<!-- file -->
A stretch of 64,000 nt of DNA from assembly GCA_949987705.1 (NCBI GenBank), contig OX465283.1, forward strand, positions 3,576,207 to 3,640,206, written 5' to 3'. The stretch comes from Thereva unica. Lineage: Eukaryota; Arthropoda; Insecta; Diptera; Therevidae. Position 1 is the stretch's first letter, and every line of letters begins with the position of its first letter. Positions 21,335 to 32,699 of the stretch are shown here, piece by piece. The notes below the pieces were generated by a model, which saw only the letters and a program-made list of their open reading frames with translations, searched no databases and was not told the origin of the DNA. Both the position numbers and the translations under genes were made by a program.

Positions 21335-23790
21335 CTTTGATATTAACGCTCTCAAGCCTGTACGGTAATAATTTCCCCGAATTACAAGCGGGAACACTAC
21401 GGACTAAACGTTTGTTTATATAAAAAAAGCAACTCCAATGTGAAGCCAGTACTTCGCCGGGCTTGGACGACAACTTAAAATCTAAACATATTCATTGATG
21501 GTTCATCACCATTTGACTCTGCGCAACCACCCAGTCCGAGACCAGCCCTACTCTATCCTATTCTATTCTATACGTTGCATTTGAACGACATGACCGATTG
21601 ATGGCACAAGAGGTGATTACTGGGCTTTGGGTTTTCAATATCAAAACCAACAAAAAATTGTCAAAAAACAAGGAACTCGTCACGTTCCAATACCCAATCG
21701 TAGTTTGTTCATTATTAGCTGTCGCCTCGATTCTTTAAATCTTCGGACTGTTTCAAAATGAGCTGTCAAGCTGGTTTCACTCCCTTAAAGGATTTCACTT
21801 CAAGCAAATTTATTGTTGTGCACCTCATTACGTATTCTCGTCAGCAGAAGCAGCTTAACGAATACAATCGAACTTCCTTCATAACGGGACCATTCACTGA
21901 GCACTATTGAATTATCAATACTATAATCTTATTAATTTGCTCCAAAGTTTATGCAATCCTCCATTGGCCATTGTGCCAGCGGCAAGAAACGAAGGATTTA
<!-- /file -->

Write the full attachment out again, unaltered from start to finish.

A stretch of 64,000 nt of DNA from assembly GCA_949987705.1 (NCBI GenBank), contig OX465283.1, forward strand, positions 3,576,207 to 3,640,206, written 5' to 3'. The stretch comes from Thereva unica. Lineage: Eukaryota; Arthropoda; Insecta; Diptera; Therevidae. Position 1 is the stretch's first letter, and every line of letters begins with the position of its first letter. Positions 21,335 to 32,699 of the stretch are shown here, piece by piece. The notes below the pieces were generated by a model, which saw only the letters and a program-made list of their open reading frames with translations, searched no databases and was not told the origin of the DNA. Both the position numbers and the translations under genes were made by a program.

Positions 21335-23790
21335 CTTTGATATTAACGCTCTCAAGCCTGTACGGTAATAATTTCCCCGAATTACAAGCGGGAACACTAC
21401 GGACTAAACGTTTGTTTATATAAAAAAAGCAACTCCAATGTGAAGCCAGTACTTCGCCGGGCTTGGACGACAACTTAAAATCTAAACATATTCATTGATG
21501 GTTCATCACCATTTGACTCTGCGCAACCACCCAGTCCGAGACCAGCCCTACTCTATCCTATTCTATTCTATACGTTGCATTTGAACGACATGACCGATTG
21601 ATGGCACAAGAGGTGATTACTGGGCTTTGGGTTTTCAATATCAAAACCAACAAAAAATTGTCAAAAAACAAGGAACTCGTCACGTTCCAATACCCAATCG
21701 TAGTTTGTTCATTATTAGCTGTCGCCTCGATTCTTTAAATCTTCGGACTGTTTCAAAATGAGCTGTCAAGCTGGTTTCACTCCCTTAAAGGATTTCACTT
21801 CAAGCAAATTTATTGTTGTGCACCTCATTACGTATTCTCGTCAGCAGAAGCAGCTTAACGAATACAATCGAACTTCCTTCATAACGGGACCATTCACTGA
21901 GCACTATTGAATTATCAATACTATAATCTTATTAATTTGCTCCAAAGTTTATGCAATCCTCCATTGGCCATTGTGCCAGCGGCAAGAAACGAAGGATTTA